Sunday, February 17, 2019

Where the Green Grass Grows

 "What is a farm but a mute gospel?"
Ralph Waldo Emerson


I am continually amazed at how farming and rural life has just seeped into every fiber of my being. I go from thinking: "This is too hard. I cannot keep up" To feeling: "How could I possibly do anything but this?" 

I did not want to be a farmer. I did not want to live rural. But I loved my husband. And this is the life he dreamed of. And so we discussed and compromised and planned and prayed. 

And suddenly his dreams became my dreams. His dreams because our dreams.

And I ended up forty-five minutes away from a town with a Target.

One thing I know now for sure. There is no way after living rural I could ever live un-rural. 

Impossible.

We belong here. 

Raising my kids where the green grass grows. 

This is my home.

I flashback to some words from a favorite book of mine: 

"As much as you transform the land by farming, farming transforms you. 
 It seeps into your skin along with the dirt that abides permanently in the creases of your thickened hands, the beds of your nails ... farming takes root in you and crowds out other endeavors, makes them seem paltry. Your acres become a world. And maybe you realize that it is beyond those acres or in your distant past, back in the ream of TiVo and cublicles, of take-out food and central heat and air, in that country where discomfort has nearly disappeared, that you were deprived. Deprived of the pleasure of desire, of effort and difficulty and meaningful accomplishment. A farm asks, and if you don't give enough, the primordial forces of death and wilderness will overrun you. So naturally you give, and then you give some more, and then you give to the point of breaking, and then and only then it gives back, so bountifully it overfills not only your root cellar but also that parched and weedy little patch we call the soul . . . How was it possible that this abundance had always existed, and I had not known it? I felt, of all damn things, safe. Anything could happen in the world. Planes could crash into buildings, jobs could disappear, people could be thrown out of their apartments, oil could run dry, but here, at least, we would eat." Kristin Kimball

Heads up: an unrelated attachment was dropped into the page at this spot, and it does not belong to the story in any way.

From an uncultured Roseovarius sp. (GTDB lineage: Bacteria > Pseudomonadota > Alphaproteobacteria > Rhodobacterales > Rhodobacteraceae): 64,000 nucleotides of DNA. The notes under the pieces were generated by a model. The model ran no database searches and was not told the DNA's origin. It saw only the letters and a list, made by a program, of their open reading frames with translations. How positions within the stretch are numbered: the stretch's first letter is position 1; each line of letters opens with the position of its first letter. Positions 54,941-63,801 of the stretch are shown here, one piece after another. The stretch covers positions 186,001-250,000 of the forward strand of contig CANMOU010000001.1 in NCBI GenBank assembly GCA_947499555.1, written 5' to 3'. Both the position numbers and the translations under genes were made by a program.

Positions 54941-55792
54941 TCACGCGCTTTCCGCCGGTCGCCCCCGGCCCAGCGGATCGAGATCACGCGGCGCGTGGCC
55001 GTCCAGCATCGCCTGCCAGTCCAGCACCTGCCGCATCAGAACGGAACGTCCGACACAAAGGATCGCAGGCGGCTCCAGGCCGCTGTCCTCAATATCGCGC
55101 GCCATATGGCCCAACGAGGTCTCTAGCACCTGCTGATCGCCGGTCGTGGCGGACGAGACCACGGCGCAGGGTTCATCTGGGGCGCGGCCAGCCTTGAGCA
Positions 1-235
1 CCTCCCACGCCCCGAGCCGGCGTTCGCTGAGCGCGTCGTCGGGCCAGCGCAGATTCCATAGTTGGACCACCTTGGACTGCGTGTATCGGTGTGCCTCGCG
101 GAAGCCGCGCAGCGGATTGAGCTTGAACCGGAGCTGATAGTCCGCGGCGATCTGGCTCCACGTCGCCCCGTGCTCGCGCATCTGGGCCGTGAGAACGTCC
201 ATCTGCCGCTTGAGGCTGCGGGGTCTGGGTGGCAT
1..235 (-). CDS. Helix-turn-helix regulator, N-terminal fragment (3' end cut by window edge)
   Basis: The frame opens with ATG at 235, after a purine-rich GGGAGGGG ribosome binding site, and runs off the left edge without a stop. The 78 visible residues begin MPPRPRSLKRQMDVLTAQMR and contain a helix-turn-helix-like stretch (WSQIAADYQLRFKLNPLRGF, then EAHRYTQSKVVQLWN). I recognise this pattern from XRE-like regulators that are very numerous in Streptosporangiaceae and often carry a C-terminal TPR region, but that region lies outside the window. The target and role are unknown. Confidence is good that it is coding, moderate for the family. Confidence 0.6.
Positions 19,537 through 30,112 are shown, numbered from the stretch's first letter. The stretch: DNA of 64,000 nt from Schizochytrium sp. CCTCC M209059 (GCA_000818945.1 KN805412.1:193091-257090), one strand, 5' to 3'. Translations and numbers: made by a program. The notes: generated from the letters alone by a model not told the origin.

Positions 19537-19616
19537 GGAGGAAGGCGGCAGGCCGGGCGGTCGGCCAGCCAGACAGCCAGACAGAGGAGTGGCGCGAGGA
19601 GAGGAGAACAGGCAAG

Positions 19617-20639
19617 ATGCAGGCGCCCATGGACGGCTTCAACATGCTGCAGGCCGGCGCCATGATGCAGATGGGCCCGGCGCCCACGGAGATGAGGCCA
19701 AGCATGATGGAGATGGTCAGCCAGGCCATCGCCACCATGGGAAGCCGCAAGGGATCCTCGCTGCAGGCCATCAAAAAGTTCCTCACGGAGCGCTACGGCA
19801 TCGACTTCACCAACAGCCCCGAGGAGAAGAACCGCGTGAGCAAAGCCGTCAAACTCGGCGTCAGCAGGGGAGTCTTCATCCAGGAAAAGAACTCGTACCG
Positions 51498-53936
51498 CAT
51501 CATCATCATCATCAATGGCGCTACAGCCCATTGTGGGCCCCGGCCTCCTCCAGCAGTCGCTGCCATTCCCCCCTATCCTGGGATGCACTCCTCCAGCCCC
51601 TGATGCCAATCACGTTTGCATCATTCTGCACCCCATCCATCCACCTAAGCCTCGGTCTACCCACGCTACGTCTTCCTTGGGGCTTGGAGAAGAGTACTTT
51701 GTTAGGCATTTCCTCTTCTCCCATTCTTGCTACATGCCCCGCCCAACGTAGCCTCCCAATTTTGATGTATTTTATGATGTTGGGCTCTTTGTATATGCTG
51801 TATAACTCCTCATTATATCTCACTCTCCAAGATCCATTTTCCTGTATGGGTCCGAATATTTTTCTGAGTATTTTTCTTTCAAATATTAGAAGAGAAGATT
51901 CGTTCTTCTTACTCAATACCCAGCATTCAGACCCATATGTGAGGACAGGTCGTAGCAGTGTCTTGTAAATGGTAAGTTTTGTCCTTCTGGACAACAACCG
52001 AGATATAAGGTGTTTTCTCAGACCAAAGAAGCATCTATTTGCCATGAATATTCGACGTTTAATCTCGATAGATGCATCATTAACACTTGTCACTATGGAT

This video below is the ringtone on my phone. This is my life. And I love it.

Saturday, February 16, 2019

Some Images of our Lives

 "Love the life you live. Live the life you love.Bob Marley 

It's been super busy around these parts but super, super FULL. Here are some photos that share what's been going on in these parts: 

We affectionately call these three kiddos "the littles." Hannah (5), Genevieve (5) , and Eoin (5). They are technically in pre-k, pre-k, and kindergarten respectively.

Hannah put this outfit together for Valentine's Day.

This was Dill's daughter which we have named DIAMOND. All of the sheep on born in this "batch" will be named after a mineral. We really thought Dill was having multiples but that was because this baby was really, really tall!!!

Oh do I love eggs. We are getting around 60 a day now (and also getting 5-7 duck eggs as well!) I love what a perfect food they are. I love selling them to people who love what they are getting. I love eating them. I just love eggs. (The only thing that would make them a perfect food would be if Isaac weren't allergic to them and Abigail liked them.)
Our little artist! (Pretty sure she's got her dad's drawing gene.)
I love this picture of my cousin's wife, Hannah. Hannah is really this beautiful of a person. You can simply see her niceness all over her.

Here's "the littles" performing for the older kids during our homeschool day on Friday. I just LOVE homeschooling together!!

Abigail did a cartwheel on the balance beam for the firs time this week!
 

Thursday, February 14, 2019

Review: Heirloom Audio

Heirloom Audio Productions
Well I think you can figure out that a family LOVES a product when we have now reviewed it SIX times! This time we were fortunate enough to be chosen to review For the Temple from Heirloom Audio. This was the sixth time that our family was able to listen and share about one of their audio productions. We love them so much that we jump up and down with our hand high in the air anytime an opportunity to listen to one of these comes up!

You can read my past reviews here for Heirloom Audio below. All of these are incredibly well done and worth every second of time you give them!